On: Design Journey.

Being in a design industry for almost a good decade has taught me a lot of things. Not only on the spectrum of being a professional creative, but also on how to be more human in every particle of things that I do for a living. And of course, to leap from good to better. 

At certain odd o'clock of contemplating, I remember I use to read about practical qualities on our endeavor as creative troop to reach the next level from here. It got me to allocate some time today to reflect on that and see what have I done in the last ten years to know where I stand today. Let's go through it, since I know there's a lot of things to learn and improve, and hope this could be things for others to reflect too. 

A willingness to listen.
Listening was often a hard part. I remember I used to listen more to what I think was right, instead of what clients really want. The loudness of my ego was mistakenly noticed as idealism, and through the years, I finally realized that it was not what idealism supposed to be at the first place. Real experience in the industry makes me realize that the core of design service is supposed to be functional and aim to solve their problem. And to solve each problem, a designer needs to listen to the right message from person-in-charge in the room, and advising the solution based on the agreed brief from the client. My ability to listen is gained in years, and this has been one of traits that I carry every single time I am on duty. 

A willingness to collaborate.
Based on the introversion that I got, I could say that I work better alone. It still does me good up to today, but since few years back, I have found the true meaning of "working alone" and I shifted that into "being one whole functioning element to complete what's missing in a group". Ever since I got hired in design/advertising agency, I tend to be assigned and got in-charge of something that fit my forte to empower the team. Then only, I found the fun of collaborating with others. The essence of crafting one work together (as if it were a giant puzzle for everyone to put each piece into) brings sense of importance for everyone involved. Collaborating makes us try to at least be useful and functional, and that's exactly a trait to reach bigger goal.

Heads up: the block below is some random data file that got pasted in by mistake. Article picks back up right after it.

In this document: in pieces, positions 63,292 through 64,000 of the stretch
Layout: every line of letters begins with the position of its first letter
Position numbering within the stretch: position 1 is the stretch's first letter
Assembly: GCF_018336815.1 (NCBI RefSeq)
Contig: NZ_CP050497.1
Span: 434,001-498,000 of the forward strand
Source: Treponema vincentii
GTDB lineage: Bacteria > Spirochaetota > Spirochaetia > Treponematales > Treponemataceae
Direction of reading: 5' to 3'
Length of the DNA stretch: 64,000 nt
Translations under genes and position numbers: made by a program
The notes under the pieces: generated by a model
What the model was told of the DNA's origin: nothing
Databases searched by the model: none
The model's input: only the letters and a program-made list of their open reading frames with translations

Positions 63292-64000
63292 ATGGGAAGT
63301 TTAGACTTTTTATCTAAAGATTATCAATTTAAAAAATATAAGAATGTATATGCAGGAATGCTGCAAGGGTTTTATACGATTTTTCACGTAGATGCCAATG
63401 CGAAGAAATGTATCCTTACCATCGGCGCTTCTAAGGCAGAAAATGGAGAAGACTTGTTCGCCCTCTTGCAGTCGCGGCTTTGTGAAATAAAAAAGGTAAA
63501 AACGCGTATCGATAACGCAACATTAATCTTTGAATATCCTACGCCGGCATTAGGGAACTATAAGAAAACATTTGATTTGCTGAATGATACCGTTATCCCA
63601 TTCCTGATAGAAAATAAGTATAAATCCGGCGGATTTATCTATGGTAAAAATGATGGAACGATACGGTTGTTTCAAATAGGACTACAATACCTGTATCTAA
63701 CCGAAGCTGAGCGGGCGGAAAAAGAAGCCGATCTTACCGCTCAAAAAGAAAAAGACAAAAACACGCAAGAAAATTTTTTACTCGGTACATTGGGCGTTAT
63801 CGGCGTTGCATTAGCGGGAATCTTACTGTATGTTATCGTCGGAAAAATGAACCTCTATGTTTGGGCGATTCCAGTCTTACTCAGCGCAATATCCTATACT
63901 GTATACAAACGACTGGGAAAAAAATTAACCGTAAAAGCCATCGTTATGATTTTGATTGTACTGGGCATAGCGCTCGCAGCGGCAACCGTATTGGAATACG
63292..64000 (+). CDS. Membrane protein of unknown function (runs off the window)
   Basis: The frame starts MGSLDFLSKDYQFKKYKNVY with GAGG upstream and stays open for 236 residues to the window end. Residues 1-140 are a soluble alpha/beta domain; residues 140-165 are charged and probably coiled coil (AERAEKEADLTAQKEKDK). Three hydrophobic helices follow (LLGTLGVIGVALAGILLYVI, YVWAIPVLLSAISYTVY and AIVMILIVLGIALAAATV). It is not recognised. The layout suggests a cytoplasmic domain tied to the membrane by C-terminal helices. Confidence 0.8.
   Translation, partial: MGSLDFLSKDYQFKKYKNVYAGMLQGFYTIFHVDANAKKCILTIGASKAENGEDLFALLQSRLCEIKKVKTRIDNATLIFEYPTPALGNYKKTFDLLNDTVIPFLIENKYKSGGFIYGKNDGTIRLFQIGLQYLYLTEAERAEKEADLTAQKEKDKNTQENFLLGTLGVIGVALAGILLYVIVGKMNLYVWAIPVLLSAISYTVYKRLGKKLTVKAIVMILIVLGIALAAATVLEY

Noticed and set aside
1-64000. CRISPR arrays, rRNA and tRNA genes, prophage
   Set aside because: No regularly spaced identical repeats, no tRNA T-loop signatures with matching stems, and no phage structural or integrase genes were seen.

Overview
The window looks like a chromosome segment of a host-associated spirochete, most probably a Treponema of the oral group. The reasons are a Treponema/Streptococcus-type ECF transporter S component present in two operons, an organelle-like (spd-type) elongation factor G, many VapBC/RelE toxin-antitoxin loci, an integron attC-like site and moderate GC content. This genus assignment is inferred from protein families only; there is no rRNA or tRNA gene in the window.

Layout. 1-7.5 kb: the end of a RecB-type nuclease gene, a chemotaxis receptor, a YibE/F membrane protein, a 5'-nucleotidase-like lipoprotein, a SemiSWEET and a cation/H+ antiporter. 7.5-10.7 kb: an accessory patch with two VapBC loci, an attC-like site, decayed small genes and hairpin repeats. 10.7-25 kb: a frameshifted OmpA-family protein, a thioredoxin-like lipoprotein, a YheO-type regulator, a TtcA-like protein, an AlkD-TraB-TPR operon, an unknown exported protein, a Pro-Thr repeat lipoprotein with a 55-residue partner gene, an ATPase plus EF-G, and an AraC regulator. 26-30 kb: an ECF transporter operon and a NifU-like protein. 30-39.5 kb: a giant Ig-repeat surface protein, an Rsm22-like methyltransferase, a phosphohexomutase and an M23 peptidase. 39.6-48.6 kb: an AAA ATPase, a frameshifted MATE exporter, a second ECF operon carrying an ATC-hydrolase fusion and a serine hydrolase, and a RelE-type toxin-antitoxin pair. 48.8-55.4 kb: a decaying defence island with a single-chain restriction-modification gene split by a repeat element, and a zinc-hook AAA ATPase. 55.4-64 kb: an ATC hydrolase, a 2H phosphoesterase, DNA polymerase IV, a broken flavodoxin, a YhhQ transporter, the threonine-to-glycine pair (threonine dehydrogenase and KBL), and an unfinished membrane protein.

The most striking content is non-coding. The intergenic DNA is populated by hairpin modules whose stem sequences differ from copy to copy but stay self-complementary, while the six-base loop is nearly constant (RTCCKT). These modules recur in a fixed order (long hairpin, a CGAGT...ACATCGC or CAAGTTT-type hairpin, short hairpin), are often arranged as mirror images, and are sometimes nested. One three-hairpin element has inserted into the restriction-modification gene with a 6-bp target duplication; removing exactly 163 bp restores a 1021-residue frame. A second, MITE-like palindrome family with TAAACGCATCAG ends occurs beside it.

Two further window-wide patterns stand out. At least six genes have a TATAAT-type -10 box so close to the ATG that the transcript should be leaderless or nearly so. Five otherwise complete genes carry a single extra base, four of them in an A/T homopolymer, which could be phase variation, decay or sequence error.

A willingness to take any type of criticism and respond professionally.
Back to the earlier days when I was in advertising, I had been always the one who was good at giving insight, but really poor at explaining ideas in a concrete way. I was really struggle to articulate my thinking and somehow I had to let go the edge of my thoughts got killed on the field. Sad? It was. I got a tendency to compare myself with other creative partners (mainly my fellow art directors), until I realized that what I needed to do was to respond to "your idea is shallow" / "not quite there" / "can you think of something better?" / "don't you think it's kinda lame?" / "well, could be... but let's put it aside" kind of feedback. I start to fix what's in me: read more, write more, try to find the logical rationale, and understand the flaw appointed to me so that I understand the opposite side of it to make it works instead. Those exercises to respond criticism still help till today. 

The ability to pinpoint relevance.
It took me years to be able to distinct what's work and what's not to help me making design decisions. It takes understanding of the real problem, slices of reference and experience, and also knowledge to skew the creative route to be taken down with. 

A maturity in balancing design decisions and business decisions.
I come to understand this when I got to run my own studio few years ago. If my days back in the advertising agency got me to score so many freedom to do whatever I like (without thinking of other things and pushing off boundaries of creativity) with the team, I can't really do that in that "exact" particular way now. Design decisions need to be more clever and strategically works to answer the problem with solution that we think works (based on the taste, style, and knowledge that we have). And if the offered solution is rejected, "the maturity" would eventually help to tweak, or even more, to magically get the job done. Because that's what matter.

After a decade, I realize that my career as a designer not only evolve around taste and skill. It taught me how to be a problem solver, and being one is not as easy as it sounds. I need to deal a lot with something more dangerous than client, which is myself. The ego and idealism often taken and treated way too much that they could make you stop learning, just because. Compromising is another important thing to do. Because, I realize, compromising takes care of idealism much better. It takes care of our creative agenda, empathy, eagerness, and passion so that we would not get easily drained. Compromising is a guard for creative soul, as long as you know that the journey needs more positive fuel. 

Here's to an oath not to stop learning.
To passion, to dream, and to reality that I create in between.
Here's to another years to craft legacy, hopefully.

Sabbe satta bhavantu sukhitatta.